Big photos below.
On Saturday, Evergreen-based horse rescuer Monika Courtney organized a benefit concert for six emaciated horses seized by the Park County Sheriff's Office from owners Ron Swift and Randall Hatlee of Bailey. The event was a success, raising $7,800, and participants assumed the horses (including one named Little Big Man, seen here and in photos below) would soon be adopted into better homes. But that was before an unexpected -- and, to Courtney, unhappy -- turn.
Little Big Man.
As Alan Prendergast reported last week, Swift and Hatlee were charged with three counts of misdemeanor animal cruelty. But during a hearing on Monday, a Park County judge ruled that the horses should be given back to their original owners.
Courtney was shocked. "Nobody in their right minds expected these animals to be going back to Swift," she says. She describes the judge's decision as "outrageous," adding, "These animals were severely starved and neglected. I think this man should never get these animals back. It's not common sense."
In light of the judge's ruling, Courtney says she is withholding the money raised at the concert, which was earmarked to cover the vet fees. "It's going into an account for safekeeping," she says. "We were going to pay the vet bill, but right now I don't know what to do. So I'm going to wait for the latest developments."
After the hearing, Park County Animal Control Sergeant Bobbi Priestly sent an e-mail to Park County Undersheriff Monte Gore expressing concern over the situation. Here's an excerpt:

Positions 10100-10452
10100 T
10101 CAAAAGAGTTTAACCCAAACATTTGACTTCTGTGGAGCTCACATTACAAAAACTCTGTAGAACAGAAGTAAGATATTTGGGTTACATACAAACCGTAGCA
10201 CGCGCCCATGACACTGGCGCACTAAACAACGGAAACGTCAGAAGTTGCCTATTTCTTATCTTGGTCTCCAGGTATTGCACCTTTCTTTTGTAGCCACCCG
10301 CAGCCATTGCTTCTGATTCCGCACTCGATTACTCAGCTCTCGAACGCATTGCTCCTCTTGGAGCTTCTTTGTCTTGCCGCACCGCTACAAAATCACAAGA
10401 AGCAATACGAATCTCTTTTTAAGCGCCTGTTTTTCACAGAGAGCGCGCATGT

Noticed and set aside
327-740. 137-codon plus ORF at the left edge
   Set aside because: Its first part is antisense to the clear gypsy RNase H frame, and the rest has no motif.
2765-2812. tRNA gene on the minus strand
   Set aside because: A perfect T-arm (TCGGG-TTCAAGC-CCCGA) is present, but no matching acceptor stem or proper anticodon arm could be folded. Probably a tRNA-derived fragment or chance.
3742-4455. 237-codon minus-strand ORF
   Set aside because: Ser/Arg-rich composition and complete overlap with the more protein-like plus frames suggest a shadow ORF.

This is a very difficult e-mail for me to write. While at the Bond Hearing today, I was not sure what was going to happen and I am appalled as to what did happen. The Judge ruled to give the horses back to the owners. I do not know why this happened. We had probable cause on the warrant to seize the horses, but the Judge stated that he thought since the owners had a licensed veterinarian treating the horses prior to the seizure we should have left them there. We, the Sheriff's Office, are going to be responsible for all the bills and have been ordered to pay the owners back for what they would have paid to care for the horses out of the bond all ready posted.
I think the District Attorney should have mentioned the facts of the case better. The fact that Maggie [one of the horses] died was only brought up briefly and this should have been driven home. A horse died on the property and Chance the sickest of the six seized was unable to rise without assistance. It was not driven home that the only thing that the horses have been given is food and water to improve. I simply cannot believe this has happened. We will be at the ranch weekly I assure you keeping a close eye on the horses. If the horses start to drop weight we will seize them again. So many facts that jump out at me were not brought up at this "Preliminary Hearing" as that is what it was.
More evidence that the horses hadn't been receiving sufficient care prior to their seizure: According to The Flume newspaper, the six horses began gaining weight after they were seized.
"If that vet claims they were okay, that vet should not have a vet's license," Courtney says. "These horses needed immediate help -- that's obvious to me and many others."
Westword has placed an interview request with the Park County District Attorney's Office. We'll update this post with any response.
Look below to see photos of Little Big Man after he was seized, and click here to view an entire slide show of images.
Little Big Man after rehabilitation.
More from our Follow That Story archive: "Video: Wild horse roundups featuring burros being 'hotshotted' are kinder, gentler?"